A Perth haulier has branded an impending no-deal Brexit and a Covid-19 ban by France on UK lorries “disastrous”.
George McLaughlan, owner of Perth-based McLaughlan Transport, said the double-whammy could leave him with no route overseas.
France’s decision to ban lorries carrying freight from the UK has suddenly left 10,000 of the vehicles which use the route daily with nowhere to go.
The move was taken to try to prevent the new variant coronavirus strain seen in the south of the UK from reaching the country.
McLaughlan Transport, which employs 50 people, regularly transports goods through France but primarily uses the Hull to Rotterdam ferry route.
Mr McLaughlin said companies operating the Dutch route have already announced cuts to services after the Brexit transition period ends on January 1. France’s decision to block UK arrivals means he has no viable back-up.
He said: “Fortunately, six weeks ago to get the space, I pre-booked ferries from Hull to Rotterdam.
“Since then, though, I’ve been told that service will be changing to a boat that is 50% smaller after Christmas.
“It’s going to affect us greatly.
“Obviously, we can’t go out through France because that’s blocked. That would usually be our second option.
“We have one booking for this week and one for next week. We are optimistic ferry companies will honour those but beyond that, it is anyone’s guess.
“We have to accept the Covid situation is not man-made. The Brexit situation, however, was made against the will of the people of Scotland to the benefit only of political appointees.”
His concerns have been backed up by James Withers, chief executive at Scotland Food & Drink, who says the situation will have massive implications for Scottish food and drink suppliers.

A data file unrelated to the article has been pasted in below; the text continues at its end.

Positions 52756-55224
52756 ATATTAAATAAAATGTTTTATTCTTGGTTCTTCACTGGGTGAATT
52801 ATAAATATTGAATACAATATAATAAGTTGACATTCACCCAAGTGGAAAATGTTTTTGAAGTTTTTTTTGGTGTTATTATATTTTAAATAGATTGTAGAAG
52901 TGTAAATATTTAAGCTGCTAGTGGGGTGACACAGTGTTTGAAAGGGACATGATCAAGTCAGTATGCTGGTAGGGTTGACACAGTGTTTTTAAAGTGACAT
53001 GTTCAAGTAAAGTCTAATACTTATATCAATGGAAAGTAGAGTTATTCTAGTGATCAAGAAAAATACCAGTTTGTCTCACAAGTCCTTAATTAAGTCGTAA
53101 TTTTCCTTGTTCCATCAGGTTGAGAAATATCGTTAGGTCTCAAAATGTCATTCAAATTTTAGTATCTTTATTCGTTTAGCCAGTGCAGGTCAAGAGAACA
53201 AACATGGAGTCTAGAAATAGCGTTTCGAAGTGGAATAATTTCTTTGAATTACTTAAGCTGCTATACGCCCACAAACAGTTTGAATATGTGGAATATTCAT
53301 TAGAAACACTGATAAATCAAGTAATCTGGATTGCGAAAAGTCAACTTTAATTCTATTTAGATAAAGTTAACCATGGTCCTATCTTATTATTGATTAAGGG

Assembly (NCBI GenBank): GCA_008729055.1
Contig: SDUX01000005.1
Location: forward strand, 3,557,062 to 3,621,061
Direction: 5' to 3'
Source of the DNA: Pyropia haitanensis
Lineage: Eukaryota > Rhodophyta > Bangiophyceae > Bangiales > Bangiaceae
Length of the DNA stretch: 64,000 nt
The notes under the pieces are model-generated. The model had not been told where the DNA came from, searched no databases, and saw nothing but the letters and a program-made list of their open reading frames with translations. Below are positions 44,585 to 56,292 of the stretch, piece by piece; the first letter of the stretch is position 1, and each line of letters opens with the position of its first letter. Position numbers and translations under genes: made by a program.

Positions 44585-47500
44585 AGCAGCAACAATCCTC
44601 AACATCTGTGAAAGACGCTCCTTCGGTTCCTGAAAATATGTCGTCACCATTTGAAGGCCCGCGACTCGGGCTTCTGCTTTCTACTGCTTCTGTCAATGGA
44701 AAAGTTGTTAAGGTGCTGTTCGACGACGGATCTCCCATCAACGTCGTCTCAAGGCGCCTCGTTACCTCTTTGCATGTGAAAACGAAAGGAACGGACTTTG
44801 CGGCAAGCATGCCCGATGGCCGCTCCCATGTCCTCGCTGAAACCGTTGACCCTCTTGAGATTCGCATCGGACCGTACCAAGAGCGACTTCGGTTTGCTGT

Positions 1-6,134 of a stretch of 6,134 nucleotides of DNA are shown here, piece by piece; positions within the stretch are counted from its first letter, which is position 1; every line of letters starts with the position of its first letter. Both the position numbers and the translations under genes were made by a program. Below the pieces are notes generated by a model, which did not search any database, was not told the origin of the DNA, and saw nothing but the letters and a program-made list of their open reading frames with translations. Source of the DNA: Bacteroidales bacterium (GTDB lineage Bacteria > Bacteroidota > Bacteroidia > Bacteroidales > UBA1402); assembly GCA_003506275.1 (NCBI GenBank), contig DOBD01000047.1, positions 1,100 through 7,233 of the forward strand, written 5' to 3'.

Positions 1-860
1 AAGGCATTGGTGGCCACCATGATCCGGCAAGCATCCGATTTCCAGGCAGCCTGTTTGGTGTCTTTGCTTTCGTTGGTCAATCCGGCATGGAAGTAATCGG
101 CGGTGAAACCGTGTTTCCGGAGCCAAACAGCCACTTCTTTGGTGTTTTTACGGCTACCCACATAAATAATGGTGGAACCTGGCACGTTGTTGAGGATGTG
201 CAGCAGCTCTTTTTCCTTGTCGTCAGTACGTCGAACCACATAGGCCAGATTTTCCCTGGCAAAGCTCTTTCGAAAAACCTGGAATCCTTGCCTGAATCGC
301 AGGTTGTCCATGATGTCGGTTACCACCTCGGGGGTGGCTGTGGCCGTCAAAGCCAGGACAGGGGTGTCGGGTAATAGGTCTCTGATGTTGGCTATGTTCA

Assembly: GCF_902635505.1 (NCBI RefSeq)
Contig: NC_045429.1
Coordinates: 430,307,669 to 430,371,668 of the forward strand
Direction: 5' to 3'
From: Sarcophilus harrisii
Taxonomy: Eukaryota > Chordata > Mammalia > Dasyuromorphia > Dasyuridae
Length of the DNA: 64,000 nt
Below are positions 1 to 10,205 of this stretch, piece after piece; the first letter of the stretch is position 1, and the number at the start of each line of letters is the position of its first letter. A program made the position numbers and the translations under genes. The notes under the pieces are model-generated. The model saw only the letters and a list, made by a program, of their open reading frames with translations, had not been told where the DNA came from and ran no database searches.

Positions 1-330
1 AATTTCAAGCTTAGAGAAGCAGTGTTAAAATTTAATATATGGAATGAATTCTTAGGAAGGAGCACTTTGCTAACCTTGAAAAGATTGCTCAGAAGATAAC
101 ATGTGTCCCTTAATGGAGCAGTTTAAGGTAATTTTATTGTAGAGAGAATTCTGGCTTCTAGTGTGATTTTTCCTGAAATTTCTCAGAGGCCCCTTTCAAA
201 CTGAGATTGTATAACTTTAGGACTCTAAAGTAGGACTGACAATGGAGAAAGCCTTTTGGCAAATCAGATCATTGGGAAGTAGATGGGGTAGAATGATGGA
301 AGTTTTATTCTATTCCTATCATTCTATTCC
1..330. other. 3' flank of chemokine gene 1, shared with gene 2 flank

He has implored the UK Government to take urgent action to allow access to the critically-important market for Scottish food and drink exports.
He says the ban on freight travelling must be ended, with Scottish suppliers facing enormous losses at a time when their businesses are already suffering due to the effects of the coronavirus pandemic.
He said: “We need the ban on freight moving across the English Channel lifted in the next 24 hours so products can start moving by this morning at the latest.
“We have heard from companies with dozens of lorries now stuck, having travelled overnight to Dover or the Eurotunnel which are now shut to incoming traffic.
“They are carrying perishable products worth millions and the clock is ticking for that product to survive these delays. We estimate there will be more than £5 million of Scottish food that would be been heading into France daily this week.
“The timing of this could scarcely be worse for many businesses. There are critically-important markets scheduled for tomorrow in France and Spain as part of the big pre-Christmas sales rush. As things stand, Scottish seafood exports will not reach them, which will compound the losses businesses have already suffered as a result of Covid this year.
“We are also aware of some red meat shipments affected. In addition, businesses importing ingredients and fresh products will be hugely concerned if this lasts longer than 48 hours and incoming freight is disrupted because drivers won’t risk getting stuck in the UK.
“I entirely understand the concerns of France and others about this new strain of Covid-19. We’re all worried about it. However, France stands alone in introducing a freight ban, other EU countries have just focused on restricting the travel of the general public. We need the UK Government to urgently agree a protocol for freight movements, with perhaps the testing of drivers able to provide the necessary reassurance.”
According to the Scottish Government’s export figures, which were released last week, France remains the single largest importer of Scottish food and drink products.
Exports to France for the first nine months of 2020 are already down 11.3% on the same period the previous year.
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